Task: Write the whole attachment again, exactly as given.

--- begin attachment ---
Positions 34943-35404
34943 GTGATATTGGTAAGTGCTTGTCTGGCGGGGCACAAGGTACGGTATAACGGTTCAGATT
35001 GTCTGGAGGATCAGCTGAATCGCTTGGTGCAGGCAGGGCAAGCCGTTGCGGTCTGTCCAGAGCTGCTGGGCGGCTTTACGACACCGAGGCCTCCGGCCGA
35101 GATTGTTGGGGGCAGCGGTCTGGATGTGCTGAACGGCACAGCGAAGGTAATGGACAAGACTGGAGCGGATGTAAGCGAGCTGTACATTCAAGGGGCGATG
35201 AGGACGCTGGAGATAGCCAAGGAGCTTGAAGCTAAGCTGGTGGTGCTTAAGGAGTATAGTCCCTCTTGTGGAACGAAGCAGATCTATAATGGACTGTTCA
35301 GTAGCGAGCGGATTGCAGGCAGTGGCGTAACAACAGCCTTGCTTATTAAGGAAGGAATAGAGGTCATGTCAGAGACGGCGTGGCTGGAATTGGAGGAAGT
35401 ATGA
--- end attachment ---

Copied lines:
Positions 34943-35404
34943 GTGATATTGGTAAGTGCTTGTCTGGCGGGGCACAAGGTACGGTATAACGGTTCAGATT
35001 GTCTGGAGGATCAGCTGAATCGCTTGGTGCAGGCAGGGCAAGCCGTTGCGGTCTGTCCAGAGCTGCTGGGCGGCTTTACGACACCGAGGCCTCCGGCCGA
35101 GATTGTTGGGGGCAGCGGTCTGGATGTGCTGAACGGCACAGCGAAGGTAATGGACAAGACTGGAGCGGATGTAAGCGAGCTGTACATTCAAGGGGCGATG
35201 AGGACGCTGGAGATAGCCAAGGAGCTTGAAGCTAAGCTGGTGGTGCTTAAGGAGTATAGTCCCTCTTGTGGAACGAAGCAGATCTATAATGGACTGTTCA
35301 GTAGCGAGCGGATTGCAGGCAGTGGCGTAACAACAGCCTTGCTTATTAAGGAAGGAATAGAGGTCATGTCAGAGACGGCGTGGCTGGAATTGGAGGAAGT
35401 ATGA